Why You Need a New Support System

It doesn't matter what type of online business you're in: it's important that your customers and prospects be able to contact you. Whether they're needing information or a problem to be solved, they want to know that they can reach you.

However, it's become quite clear that e-mail is unreliable. Not because e-mail is broken, but because many Internet Service Providers (ISPs)—AOL, Comcast, Hotmail and Yahoo are the worst—are blocking messages they believe are spam.

When this happens, of course, the customer or prospect who e-mailed you thinks you're just ignoring him. I've had this happen many times myself. Occasionally a customer will even file a claim with PayPal because they didn't receive their download link and  I "didn't respond" to their e-mail message.

So what can you do to avoid this scenario?

In my business, I use a web-based support ticket system—and I recommend you do the same. This has plenty of advantages for you, including:

  • All your support requests are tracked in one place. You can see what you've responded to and what still needs your attention.
  • Your customers can log in to see if their ticket has been updated, even if they didn't get the notification of a reply.
  • You publish your web support address on your site and in your messages to your customers, instead of your e-mail address, which means spambots won't collect your address.

There are a number of different options for you to use for your support ticket system, both free and paid. I recommend you investigate thoroughly before committing to a particular system, since you will likely be using whatever you choose for some time to come.

osTicket and eTicket are the best known of the free support ticket systems. osTicket ('os' for "open source") hasn't been well-supported for the last several years and, even though a new roadmap was published for the software in early 2008, it still appears that development has ceased.

eTicket was released to address problems with osTicket, but it soon fell into the same black hole as osTicket. I actually used eTicket for about 15 months on 7DollarTools.com, but I grew frustrated with limitations in the software and a difficult interface and switched to Maian Support, which I had been using on 7DollarSecrets.com for about a year.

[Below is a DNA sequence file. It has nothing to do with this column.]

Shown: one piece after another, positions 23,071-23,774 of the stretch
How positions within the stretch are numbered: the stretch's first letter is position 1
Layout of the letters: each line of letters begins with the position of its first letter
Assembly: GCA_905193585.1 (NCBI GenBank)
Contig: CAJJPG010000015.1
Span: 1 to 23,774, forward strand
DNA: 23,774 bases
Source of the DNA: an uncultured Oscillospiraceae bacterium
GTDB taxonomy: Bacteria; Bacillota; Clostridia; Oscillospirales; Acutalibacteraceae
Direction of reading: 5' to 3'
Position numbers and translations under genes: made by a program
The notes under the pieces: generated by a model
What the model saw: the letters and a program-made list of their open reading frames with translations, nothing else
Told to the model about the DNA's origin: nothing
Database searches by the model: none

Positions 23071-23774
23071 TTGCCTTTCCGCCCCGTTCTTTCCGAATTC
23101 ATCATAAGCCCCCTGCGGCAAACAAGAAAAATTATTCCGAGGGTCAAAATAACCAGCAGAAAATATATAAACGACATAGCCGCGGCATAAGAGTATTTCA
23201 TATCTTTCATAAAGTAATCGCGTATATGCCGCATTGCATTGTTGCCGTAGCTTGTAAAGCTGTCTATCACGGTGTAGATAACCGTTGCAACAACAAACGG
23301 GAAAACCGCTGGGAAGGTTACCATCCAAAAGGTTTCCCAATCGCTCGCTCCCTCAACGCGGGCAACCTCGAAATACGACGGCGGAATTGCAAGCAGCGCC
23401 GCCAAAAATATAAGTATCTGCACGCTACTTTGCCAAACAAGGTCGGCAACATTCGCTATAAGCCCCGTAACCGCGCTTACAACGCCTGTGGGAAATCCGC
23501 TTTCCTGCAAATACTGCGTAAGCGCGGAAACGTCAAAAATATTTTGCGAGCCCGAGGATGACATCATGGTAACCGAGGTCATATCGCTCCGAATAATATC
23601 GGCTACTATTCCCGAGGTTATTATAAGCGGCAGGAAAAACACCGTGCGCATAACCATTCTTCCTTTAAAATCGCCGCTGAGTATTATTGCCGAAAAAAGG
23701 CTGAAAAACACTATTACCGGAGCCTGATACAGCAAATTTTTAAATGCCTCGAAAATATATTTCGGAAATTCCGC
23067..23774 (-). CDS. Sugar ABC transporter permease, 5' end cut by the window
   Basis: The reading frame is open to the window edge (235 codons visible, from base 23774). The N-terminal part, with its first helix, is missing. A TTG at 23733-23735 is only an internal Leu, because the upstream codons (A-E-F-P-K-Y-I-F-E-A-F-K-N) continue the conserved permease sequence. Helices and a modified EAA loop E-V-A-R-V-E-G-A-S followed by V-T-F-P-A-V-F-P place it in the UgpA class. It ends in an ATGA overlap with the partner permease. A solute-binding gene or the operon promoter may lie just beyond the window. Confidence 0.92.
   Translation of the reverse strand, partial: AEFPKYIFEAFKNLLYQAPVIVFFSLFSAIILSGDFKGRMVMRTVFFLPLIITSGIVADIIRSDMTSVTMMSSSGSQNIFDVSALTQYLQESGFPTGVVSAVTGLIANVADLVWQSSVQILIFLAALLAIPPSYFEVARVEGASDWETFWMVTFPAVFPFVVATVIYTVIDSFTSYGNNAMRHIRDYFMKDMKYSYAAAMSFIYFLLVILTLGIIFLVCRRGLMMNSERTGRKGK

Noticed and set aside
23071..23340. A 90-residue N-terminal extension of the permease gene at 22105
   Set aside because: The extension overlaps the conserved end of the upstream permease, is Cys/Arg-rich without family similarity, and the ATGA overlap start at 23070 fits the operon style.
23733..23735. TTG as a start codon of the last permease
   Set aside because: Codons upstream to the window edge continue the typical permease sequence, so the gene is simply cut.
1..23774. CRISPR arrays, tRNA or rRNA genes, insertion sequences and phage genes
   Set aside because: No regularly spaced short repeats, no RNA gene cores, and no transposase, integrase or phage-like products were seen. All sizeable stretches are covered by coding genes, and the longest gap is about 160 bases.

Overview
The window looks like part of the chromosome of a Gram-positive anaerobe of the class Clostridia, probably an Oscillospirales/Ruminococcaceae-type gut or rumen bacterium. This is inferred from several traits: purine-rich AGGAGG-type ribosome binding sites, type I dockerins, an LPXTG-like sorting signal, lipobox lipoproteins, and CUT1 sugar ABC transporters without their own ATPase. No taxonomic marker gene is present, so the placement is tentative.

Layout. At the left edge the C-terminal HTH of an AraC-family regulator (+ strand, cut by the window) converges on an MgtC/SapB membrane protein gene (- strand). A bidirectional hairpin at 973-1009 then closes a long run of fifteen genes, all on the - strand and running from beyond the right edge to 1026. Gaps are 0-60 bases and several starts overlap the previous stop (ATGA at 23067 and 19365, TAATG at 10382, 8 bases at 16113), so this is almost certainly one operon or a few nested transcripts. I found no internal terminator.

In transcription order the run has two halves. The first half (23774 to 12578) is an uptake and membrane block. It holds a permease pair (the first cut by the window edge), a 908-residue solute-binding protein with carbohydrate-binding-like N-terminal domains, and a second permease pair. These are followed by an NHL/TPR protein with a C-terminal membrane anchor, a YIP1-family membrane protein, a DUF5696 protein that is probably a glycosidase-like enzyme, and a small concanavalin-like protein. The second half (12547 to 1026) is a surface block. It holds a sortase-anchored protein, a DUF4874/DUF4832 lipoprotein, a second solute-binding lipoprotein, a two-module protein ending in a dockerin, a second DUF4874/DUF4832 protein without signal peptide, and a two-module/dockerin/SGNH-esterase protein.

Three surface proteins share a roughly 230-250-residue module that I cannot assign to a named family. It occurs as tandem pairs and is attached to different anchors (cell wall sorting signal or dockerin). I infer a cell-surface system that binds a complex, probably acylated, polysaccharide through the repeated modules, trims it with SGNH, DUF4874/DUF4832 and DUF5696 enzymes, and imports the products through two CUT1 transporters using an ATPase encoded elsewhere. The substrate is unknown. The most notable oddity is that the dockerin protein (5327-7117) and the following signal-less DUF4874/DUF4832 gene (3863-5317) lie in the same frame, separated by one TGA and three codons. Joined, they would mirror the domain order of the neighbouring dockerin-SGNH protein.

In May 2008, though, eTicket was acquired by another developer and it may be that its development is revived. Certainly if you're using an older version of osTicket you should switch to eTicket.

Shortly after I dumped eTicket, Maian Support was discontinued and Ticket Desk Pro took its place. There wasn't anything wrong with Maian Support, but the developer found it difficult to continue development and support for a free product. I suspect that's what happened with osTicket and eTicket, but rather than let development lapse the developer of Maian Support chose to partner with a marketer and make the project a commercial endeavor.

At the moment, I use Ticket Desk Pro for all my support needs. I'm very pleased with the transition from Maian Support; there have been two updates in the last three months that I've used it, so I'm convinced that it is and will be well-supported. It is my current recommendation for a support ticket system. Update: As it turns out, Ticket Desk Pro never got a single further update due to partnership issues and the developer resumed work on Maian Support, which is now up to version 2. A limited version is still free, but I purchased the developer license for use on client sites.

Another system that has done well in the IM arena, at least based on how often I see it used, is Three Pillars Help Desk. Unfortunately, I have no personal experience with the software, so I can't give a recommendation one way or the other. The feature set appears to be similar to Ticket Desk Pro, although at a higher price. Yet another that I have no experience with is VIP Help Desk, but its feature set appears pretty robust for its (current) $7 price.

Whichever solution you end up with, it's critical that you begin using support ticket software. As you become more successful, interaction with your customers will make more demands upon your time; putting a system in place now will ensure that those demands don't take away from activities that generate your income.